Finally, Swales states that, “A discourse community has a threshold level of members with a suitable degree of relevant content and discoursal expertise” (473). At the Nelsonville Water Park, experts are the managers and head guards. Regular members are returning guards, and novices are the new guards hired each summer. Experts and regular members heavily outweigh the novices in most summer seasons.
Elizabeth Wardle states (in reference to work by Etienne Wenger) that, “authority is continually negotiated within communities of practice” (525). At this particular water park, there are managers, head guards, veterans, and novices- all of which are trained lifeguards. Managers oversee all workers, head guards oversee the workers that fall below them, veterans have particular expertise, and novices are the new guards that come in each summer who are essentially in training. There is a clear division of labor at this facility. This division of labor also suits as a division of authority. Authority in this sense is derived from seniority, level of expertise, initiative taken in opening and furthering communication, and extended use of the genres within in the community. Authority is an important quality for a guard to have. Outside of that division of labor, all guards have authority in regard to patrons. It is essential that a patron recognize who to listen to and who to go to for help in a swimming area.
To put it simply, identity is incredibly important for a lifeguard. As mentioned before, there is a division in the staff. Each member knows their job title and can be identified as such. Wardle refers to identity as well when stating, “Joining new workplace communities [is] …a matter of… fielding new calls for identity construction” (525). Personal and social identities change as guards further assimilates into the community, learn the full lexis, and habitually use all the genres available.
The changes that occur in regard to identity vary, but are nonetheless important. As new guards learn the use of the different genres, they are essentially becoming multiliterate and each new literacy leads to the acquisition of “identifiers.” Identifiers can be associated with personal identity or social identity and are attributes attached to a member that highlight their qualities. Personally, one may have a sense of importance, accomplishment, responsibility, and intelligence. For example, a guard may identify themselves a chlorine and chemical manager, a safety enforcer, or an emergency expert. However, what is most important on the deck of a swimming pool is social identity, and thus, social “identifiers.” Attire alone will not render the “identifier” of lifeguard. If patrons do not know who has authority- how do they know who to respect as an authority? A guard must submerse themselves in their discourse community and learn the body language, terminology, and knowledge necessary for patrons to recognize the social identity of a lifeguard. This is important to avoid confusion in times of crisis.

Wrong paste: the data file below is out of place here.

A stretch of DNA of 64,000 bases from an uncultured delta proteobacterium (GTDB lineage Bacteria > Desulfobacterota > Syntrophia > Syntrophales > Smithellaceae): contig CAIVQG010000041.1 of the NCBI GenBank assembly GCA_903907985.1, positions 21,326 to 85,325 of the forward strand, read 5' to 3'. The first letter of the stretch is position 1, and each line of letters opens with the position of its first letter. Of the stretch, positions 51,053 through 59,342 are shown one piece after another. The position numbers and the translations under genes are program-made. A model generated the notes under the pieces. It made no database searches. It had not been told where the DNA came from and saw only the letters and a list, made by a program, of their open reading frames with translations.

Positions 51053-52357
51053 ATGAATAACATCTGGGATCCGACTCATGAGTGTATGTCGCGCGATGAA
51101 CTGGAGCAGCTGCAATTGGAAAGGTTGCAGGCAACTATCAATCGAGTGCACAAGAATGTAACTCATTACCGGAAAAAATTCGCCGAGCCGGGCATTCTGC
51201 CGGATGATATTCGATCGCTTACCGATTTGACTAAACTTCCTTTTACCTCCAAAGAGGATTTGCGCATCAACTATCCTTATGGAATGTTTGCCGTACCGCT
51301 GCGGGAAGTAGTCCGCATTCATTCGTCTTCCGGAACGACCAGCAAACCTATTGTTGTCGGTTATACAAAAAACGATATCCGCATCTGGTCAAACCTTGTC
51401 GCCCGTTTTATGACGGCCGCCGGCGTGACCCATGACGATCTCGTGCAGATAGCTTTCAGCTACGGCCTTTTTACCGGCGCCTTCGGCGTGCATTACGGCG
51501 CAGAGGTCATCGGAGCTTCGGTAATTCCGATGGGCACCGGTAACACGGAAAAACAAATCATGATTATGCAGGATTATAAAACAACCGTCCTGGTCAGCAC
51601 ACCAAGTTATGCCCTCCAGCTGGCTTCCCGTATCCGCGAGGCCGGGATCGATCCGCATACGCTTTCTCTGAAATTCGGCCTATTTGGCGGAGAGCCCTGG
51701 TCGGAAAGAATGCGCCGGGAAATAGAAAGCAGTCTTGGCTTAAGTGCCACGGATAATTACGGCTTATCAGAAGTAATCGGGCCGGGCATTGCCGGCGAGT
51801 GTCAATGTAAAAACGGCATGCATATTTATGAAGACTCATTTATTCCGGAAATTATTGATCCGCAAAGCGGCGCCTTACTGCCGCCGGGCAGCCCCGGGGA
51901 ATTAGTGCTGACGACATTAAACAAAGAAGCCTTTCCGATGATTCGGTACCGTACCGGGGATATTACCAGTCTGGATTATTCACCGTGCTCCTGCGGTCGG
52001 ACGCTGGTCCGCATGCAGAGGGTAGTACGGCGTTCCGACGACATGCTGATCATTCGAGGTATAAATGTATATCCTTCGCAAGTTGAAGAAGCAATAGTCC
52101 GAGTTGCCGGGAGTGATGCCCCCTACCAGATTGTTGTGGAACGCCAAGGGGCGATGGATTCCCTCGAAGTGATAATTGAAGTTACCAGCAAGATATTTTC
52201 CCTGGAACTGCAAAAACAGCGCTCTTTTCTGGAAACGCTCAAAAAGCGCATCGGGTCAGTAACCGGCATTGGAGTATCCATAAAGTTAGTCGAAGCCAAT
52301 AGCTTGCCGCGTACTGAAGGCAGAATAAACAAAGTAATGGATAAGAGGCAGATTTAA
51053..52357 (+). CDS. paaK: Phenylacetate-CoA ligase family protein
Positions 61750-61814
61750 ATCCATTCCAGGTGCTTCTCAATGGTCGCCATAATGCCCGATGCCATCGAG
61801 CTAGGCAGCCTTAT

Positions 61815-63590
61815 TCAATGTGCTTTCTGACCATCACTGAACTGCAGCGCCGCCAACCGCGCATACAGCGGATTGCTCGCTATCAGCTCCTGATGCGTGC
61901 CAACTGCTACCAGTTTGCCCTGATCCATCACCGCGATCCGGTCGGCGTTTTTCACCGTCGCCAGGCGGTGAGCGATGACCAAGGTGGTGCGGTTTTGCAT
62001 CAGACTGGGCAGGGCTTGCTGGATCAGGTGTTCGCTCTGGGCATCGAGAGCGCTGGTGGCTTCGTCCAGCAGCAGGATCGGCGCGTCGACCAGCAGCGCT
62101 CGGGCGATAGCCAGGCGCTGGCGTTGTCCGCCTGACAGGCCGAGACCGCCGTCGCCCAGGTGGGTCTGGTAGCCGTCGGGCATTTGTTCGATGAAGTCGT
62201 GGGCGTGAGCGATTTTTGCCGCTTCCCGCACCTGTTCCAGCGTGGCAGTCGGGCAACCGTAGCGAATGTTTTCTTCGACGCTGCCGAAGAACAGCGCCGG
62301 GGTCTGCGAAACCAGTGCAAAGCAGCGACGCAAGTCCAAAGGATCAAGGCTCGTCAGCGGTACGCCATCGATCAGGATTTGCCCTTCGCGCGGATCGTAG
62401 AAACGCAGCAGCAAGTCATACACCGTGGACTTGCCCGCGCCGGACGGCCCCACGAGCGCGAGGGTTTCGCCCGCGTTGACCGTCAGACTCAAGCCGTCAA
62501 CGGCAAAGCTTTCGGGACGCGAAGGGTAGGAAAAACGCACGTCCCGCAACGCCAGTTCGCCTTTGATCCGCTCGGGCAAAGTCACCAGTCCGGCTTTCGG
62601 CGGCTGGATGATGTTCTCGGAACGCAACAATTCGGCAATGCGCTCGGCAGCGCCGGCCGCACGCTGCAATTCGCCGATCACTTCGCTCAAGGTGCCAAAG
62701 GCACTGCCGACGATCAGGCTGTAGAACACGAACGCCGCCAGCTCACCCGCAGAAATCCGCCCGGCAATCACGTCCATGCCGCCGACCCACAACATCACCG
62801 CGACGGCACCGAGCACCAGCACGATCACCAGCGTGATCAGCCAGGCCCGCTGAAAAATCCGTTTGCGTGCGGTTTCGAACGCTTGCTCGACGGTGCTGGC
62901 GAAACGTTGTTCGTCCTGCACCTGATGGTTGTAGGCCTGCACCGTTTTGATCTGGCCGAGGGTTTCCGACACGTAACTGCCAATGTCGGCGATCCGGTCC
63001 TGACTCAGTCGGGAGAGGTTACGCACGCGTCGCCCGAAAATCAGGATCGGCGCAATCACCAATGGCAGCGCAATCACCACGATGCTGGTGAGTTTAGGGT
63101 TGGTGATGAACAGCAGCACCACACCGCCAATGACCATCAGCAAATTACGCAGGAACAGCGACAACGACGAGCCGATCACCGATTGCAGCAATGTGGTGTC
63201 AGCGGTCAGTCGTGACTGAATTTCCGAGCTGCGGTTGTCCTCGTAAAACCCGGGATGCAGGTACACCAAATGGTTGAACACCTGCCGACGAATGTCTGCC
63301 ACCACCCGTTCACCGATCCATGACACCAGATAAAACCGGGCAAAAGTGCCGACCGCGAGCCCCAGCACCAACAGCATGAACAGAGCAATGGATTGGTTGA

[Interviews inserted here to provide evidence for the following conversation]
It is clear that authority and identity are crucial to enforcing the goal of the lifeguards at Nelsonville Water Park, but new guards may have issues with identifying themselves and presenting themselves as authoritative at first. The real issue is not exactly that novices do not “get it” right away, but that they might fake it. James Paul Gee describes this as “mushfaking,” or, “strategies to ‘make do’” (490). Though mushfaking may be appropriate in several other discourse communities, it may be deathly here. The lifeguards of Nelsonville Water Park have other lives in their hands. There is no room for error, miscommunication, or confusion. This marginalization chance must be removed.
Novices must be assisted in a different way. Gee provides another term, which can be related to the issues that novices may have: apprenticeship (484). Gee coins the term apprenticeship as another way of discussing enculturation (both terms mean assimilation). As I proposed earlier, novices are essentially in training. This apprenticeship, enculturation, or training is proving to be inadequate in preparing new guards for use of all the genres within the community, on top of the authority and identity issues.